In fact, clinical trials as well as considerable post-marketing experience, has shown that the Juvéderm range of products are generally well‐tolerated. Looking more widely at the published clinical literature from the last ten years, the data shows that incidents of blindness that have been reported with dermal fillers (including HA fillers) have been attributed mostly to injection technique and the volume of filler injected (Coleman et al., 2002). This reinforces the need for healthcare professionals to receive training in anatomy in addition to injection technique as essential components in ensuring a safe and effective outcome for patients. Indeed, Allergan’s commitment to medical education is central to our business and we train over 7,000 physicians per year across Europe on facial anatomy and advanced injection techniques, aiming to avoid adverse events and deliver the best results for patients.”


Their responses show that companies whose products in the medical literature, namely Restylane and Radiesse, cited as causal to eye complications—albeit in singular rare cases—have acknowledged these adverse reports and taken steps to note this in their consent advice.

Of course, one could argue that it is probably not the product at fault, but the administration; so even those brands of dermal fillers yet to be linked to adverse ocular complications could cause them if improperly administered. The key, therefore, is in training, particularly for advanced techniques around the eye area.

This is something which many within the industry hope that the Keogh Implementation Team will take on board when deciding if non-medics should be permitted to provide cosmetic injectables to the public and, if so, the training requirements needed to avoid more cases of eye injury.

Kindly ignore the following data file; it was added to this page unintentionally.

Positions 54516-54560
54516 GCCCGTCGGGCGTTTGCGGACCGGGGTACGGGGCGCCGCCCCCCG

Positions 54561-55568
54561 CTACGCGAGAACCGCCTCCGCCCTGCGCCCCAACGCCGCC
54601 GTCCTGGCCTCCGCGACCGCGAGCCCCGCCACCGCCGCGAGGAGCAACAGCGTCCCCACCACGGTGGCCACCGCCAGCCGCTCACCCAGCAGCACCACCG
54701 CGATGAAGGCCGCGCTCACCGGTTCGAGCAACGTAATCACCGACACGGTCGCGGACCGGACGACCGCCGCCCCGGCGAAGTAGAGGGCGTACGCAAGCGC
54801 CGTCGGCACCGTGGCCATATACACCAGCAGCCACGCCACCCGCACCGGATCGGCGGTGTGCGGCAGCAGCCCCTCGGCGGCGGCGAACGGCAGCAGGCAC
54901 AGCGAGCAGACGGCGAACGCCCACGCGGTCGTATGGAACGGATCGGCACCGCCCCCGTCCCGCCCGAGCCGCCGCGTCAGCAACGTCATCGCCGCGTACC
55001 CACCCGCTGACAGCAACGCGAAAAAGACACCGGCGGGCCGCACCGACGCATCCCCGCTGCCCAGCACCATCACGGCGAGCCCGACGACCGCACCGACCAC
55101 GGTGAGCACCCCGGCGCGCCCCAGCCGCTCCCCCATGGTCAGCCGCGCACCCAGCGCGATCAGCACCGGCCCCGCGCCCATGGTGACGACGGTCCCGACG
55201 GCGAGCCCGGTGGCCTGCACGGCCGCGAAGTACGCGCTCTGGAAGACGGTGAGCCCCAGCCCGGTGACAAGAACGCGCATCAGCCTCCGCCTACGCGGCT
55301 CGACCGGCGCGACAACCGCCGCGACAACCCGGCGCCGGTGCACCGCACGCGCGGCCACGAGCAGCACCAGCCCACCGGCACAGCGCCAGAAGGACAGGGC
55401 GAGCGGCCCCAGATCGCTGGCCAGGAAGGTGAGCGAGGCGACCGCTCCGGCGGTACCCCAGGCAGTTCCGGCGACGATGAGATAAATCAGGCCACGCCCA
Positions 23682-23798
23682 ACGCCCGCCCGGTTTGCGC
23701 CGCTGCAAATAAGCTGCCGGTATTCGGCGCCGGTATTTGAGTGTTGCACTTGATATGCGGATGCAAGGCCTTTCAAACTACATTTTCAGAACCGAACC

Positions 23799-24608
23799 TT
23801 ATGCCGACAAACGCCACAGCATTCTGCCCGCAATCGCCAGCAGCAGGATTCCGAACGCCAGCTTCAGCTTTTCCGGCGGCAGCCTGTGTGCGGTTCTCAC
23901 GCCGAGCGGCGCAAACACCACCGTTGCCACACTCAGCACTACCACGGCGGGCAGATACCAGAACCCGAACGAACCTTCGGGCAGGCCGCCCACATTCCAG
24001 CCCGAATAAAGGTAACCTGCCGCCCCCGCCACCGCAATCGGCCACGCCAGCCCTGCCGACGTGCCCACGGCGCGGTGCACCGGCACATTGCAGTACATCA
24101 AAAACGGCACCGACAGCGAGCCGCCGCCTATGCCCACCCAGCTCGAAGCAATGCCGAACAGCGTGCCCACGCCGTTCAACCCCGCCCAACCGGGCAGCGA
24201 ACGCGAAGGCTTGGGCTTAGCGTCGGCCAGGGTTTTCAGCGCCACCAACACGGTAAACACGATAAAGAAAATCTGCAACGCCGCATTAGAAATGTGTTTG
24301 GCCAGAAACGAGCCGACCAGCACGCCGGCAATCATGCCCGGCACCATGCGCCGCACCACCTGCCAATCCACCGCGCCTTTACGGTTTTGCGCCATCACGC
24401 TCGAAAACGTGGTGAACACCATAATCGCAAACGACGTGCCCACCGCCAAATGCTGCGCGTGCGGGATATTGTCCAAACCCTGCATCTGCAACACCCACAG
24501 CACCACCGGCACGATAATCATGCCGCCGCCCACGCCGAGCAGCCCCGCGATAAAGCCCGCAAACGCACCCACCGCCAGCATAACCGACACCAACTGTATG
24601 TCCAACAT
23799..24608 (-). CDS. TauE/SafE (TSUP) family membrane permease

So what of Lazzeri et al’s conclusions on how best to avoid or prevent the chance of causing an eye injury as a consequence of administering a cosmetic injection?

The authors advise that a number of precautions could minimise the risk of embolisation of filler into the ophthalmic artery following facial cosmetic injections: Intravascular placement of the needle or cannula should be demonstrated by aspiration before injection and should be further prevented by application of local vasoconstrictor.
Needles, syringes, and cannulas of small size should be preferred to larger ones and be replaced with blunt flexible needles and microcannulas when possible.
Low-pressure injections with the release of the least amount of substance possible should be considered safer than bolus injections.

The total volume of filler injected during the entire treatment session should be limited, and injections into pretraumatised tissues should be avoided.

Our advice to you? Take a look at your current patient consent forms and associated information. If you don’t mention the (admittedly very rare) risk of eye injury or visual loss following cosmetic injections, then you may wish to update your documentation. Those with further questions should contact their product brand supplier and medical indemnity insurer for advice.

Lorna Jackson is the editor of The Consulting Room, the UK’s largest aesthetic information website. W:; Twitter: @Consulting_Room

Author: bodylanguage